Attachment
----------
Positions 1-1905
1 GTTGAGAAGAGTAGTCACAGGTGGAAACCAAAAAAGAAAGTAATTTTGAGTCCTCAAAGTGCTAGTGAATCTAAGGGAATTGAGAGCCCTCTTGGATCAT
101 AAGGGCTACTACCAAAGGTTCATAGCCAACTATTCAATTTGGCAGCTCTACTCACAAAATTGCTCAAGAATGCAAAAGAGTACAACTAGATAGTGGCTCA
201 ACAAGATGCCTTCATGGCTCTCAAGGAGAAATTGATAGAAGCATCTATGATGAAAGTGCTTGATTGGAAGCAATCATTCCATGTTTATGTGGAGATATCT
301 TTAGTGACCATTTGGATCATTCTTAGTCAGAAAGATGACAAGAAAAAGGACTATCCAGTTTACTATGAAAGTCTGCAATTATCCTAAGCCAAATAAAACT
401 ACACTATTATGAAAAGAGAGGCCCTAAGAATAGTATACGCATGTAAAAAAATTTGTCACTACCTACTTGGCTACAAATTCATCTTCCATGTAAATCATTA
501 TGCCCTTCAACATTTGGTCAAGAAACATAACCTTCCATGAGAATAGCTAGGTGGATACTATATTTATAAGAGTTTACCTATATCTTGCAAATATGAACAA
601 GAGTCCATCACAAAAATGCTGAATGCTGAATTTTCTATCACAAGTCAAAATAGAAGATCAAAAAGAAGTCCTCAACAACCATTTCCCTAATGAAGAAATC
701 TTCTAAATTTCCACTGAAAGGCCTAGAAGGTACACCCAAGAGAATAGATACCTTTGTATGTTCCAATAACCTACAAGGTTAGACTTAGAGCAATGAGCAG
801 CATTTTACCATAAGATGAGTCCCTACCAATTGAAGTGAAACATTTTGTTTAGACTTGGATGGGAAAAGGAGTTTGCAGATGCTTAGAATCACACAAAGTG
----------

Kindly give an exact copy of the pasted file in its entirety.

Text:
Positions 1-1905
1 GTTGAGAAGAGTAGTCACAGGTGGAAACCAAAAAAGAAAGTAATTTTGAGTCCTCAAAGTGCTAGTGAATCTAAGGGAATTGAGAGCCCTCTTGGATCAT
101 AAGGGCTACTACCAAAGGTTCATAGCCAACTATTCAATTTGGCAGCTCTACTCACAAAATTGCTCAAGAATGCAAAAGAGTACAACTAGATAGTGGCTCA
201 ACAAGATGCCTTCATGGCTCTCAAGGAGAAATTGATAGAAGCATCTATGATGAAAGTGCTTGATTGGAAGCAATCATTCCATGTTTATGTGGAGATATCT
301 TTAGTGACCATTTGGATCATTCTTAGTCAGAAAGATGACAAGAAAAAGGACTATCCAGTTTACTATGAAAGTCTGCAATTATCCTAAGCCAAATAAAACT
401 ACACTATTATGAAAAGAGAGGCCCTAAGAATAGTATACGCATGTAAAAAAATTTGTCACTACCTACTTGGCTACAAATTCATCTTCCATGTAAATCATTA
501 TGCCCTTCAACATTTGGTCAAGAAACATAACCTTCCATGAGAATAGCTAGGTGGATACTATATTTATAAGAGTTTACCTATATCTTGCAAATATGAACAA
601 GAGTCCATCACAAAAATGCTGAATGCTGAATTTTCTATCACAAGTCAAAATAGAAGATCAAAAAGAAGTCCTCAACAACCATTTCCCTAATGAAGAAATC
701 TTCTAAATTTCCACTGAAAGGCCTAGAAGGTACACCCAAGAGAATAGATACCTTTGTATGTTCCAATAACCTACAAGGTTAGACTTAGAGCAATGAGCAG
801 CATTTTACCATAAGATGAGTCCCTACCAATTGAAGTGAAACATTTTGTTTAGACTTGGATGGGAAAAGGAGTTTGCAGATGCTTAGAATCACACAAAGTG